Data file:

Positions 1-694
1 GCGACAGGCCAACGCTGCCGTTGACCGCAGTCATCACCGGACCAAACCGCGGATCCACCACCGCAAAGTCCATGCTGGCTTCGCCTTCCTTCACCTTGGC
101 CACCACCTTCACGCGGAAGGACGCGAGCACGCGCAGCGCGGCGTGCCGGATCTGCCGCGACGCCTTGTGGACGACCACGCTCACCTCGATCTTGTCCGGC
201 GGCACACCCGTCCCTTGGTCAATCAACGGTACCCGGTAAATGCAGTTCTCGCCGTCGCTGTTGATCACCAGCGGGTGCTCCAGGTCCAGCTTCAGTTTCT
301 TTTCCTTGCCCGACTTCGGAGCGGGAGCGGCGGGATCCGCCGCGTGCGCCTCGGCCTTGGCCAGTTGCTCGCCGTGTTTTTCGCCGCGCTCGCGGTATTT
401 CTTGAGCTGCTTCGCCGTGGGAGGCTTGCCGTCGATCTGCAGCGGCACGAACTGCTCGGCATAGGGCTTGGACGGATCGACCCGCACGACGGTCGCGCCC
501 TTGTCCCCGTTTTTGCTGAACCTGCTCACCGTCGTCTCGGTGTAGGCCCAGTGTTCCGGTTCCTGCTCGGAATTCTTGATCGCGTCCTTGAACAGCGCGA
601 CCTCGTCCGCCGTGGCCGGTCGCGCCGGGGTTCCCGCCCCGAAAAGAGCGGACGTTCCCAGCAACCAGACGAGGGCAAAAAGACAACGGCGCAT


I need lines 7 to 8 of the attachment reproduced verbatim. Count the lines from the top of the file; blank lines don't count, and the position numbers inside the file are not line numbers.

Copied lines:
501 TTGTCCCCGTTTTTGCTGAACCTGCTCACCGTCGTCTCGGTGTAGGCCCAGTGTTCCGGTTCCTGCTCGGAATTCTTGATCGCGTCCTTGAACAGCGCGA
601 CCTCGTCCGCCGTGGCCGGTCGCGCCGGGGTTCCCGCCCCGAAAAGAGCGGACGTTCCCAGCAACCAGACGAGGGCAAAAAGACAACGGCGCAT